Local bathing locations inside the Waitematā Harbour were exposed to risks of contamination and there was insufficient data on pollution levels and currents. General public scepticism about the quality of water was escalating in the political realm as well as in the media.
The development of an integrated Bathing Water Forecast System to inform audiences about the impacts of contaminant overflows in and around their harbour. With this system, information and warnings about water quality can now be made easily accessible across multiple media platforms.
Solution highlights (short):
Client is informed on impacts of pollutants in a more accurate and timely manner
The model allows the client to assess the benefits of potential intervention options
The accessibility of water quality data has resulted in more transparent communication
Ensuring safe discharges into recreational water
In addition to the local population, flocks of tourists enjoy sea-sides, rivers and lakes across the world each year. Tourism is the world’s third largest industry and the prime economic sector in some regions. It cannot be compromised by health incidents or concerns. Meeting water quality standards and providing easily accessible and timely information to the public is a very real and current need.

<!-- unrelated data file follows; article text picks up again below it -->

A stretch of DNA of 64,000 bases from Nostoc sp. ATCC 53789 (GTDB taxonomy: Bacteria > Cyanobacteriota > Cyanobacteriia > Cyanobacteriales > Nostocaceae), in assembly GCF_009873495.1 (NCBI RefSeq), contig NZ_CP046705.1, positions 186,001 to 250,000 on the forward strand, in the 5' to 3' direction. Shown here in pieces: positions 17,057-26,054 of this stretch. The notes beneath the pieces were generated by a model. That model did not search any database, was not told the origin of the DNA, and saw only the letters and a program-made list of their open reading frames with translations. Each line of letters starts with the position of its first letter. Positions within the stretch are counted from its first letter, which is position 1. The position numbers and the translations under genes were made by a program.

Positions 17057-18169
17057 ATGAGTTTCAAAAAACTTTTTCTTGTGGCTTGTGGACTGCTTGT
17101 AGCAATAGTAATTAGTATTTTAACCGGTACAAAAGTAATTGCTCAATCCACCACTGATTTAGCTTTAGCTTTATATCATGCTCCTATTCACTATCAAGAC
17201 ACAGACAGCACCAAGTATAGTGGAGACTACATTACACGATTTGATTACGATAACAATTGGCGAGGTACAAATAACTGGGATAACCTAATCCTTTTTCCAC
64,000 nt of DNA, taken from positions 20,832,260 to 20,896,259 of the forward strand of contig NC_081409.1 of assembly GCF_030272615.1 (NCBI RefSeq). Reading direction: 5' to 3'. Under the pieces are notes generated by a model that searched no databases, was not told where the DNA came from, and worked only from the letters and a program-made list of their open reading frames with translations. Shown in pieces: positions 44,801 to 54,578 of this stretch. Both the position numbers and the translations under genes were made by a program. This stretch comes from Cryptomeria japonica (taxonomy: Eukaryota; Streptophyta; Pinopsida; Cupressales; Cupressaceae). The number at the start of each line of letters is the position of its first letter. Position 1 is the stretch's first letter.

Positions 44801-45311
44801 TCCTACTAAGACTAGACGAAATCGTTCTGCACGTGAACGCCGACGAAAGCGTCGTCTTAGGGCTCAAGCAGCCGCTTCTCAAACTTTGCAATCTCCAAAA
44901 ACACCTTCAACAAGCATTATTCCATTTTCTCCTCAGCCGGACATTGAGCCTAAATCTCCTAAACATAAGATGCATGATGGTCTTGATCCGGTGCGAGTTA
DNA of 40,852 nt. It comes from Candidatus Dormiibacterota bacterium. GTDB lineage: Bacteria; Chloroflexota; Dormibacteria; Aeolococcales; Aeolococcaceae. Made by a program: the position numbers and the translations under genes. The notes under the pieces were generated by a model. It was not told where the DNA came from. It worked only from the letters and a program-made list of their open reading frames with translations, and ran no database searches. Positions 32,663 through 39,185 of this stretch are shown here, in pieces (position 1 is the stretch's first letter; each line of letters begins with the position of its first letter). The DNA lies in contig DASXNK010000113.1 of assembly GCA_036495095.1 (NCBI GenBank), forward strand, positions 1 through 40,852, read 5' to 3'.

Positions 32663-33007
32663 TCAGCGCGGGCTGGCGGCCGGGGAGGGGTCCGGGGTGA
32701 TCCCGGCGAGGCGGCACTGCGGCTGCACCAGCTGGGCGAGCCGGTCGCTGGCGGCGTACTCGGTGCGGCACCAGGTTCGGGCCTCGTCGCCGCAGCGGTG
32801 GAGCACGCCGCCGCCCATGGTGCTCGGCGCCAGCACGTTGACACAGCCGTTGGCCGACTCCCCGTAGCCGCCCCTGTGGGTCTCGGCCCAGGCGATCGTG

Contaminant Plume Tracker. © DHI
Sewage outfalls, storm water overflows, plant releases, agricultural production effluents—water bodies in urban areas are subjected to many polluted discharges. When these water bodies are also used for recreational purposes, the safety of the population is at risk. Ensuring safe discharges into recreational water is therefore crucial for human health.
A central Waitematā Harbour water quality forecast model, underpinned by a 3D hydrodynamic model was developed to provide water quality forecasts to inform risk for recreational activity from overflows at central Auckland beaches from Point Chevalier to St Heliers Bay. Predictions from the model are presented as part of Safeswim. Safeswim is a collaboration between Council Group, Surf Lifesaving Northern Region and the Auckland Regional Public Health Service.
Calculating the concentration of Enterococci bacteria
The system constantly monitors the harbour’s water and predicts the concentration of the indicator bacteria Enterococci at specified locations along the water course in the harbour. To help forecast frequent pollution threats, DHI also collects meteorological data from forecast suppliers and runs hydrodynamic models to retrieve data. All of this information is then used to create models to demonstrate predictive forecasts using MIKE Powered by DHI software, by utilising a high-resolution 3D hydrodynamic model, MIKE 3 FM. The model simulates tidal and wind driven currents within the harbour.
During a rainfall event, calculated loads of Enterococci are discharged within the hydrodynamic model and the resulting transport, dilution and inactivation of the Enterococci plume are simulated as a tracer. Within the Waitematā Harbour, the main sources of pollutants to the harbour are combined wastewater and stormwater outfalls as well as freshwater inflows.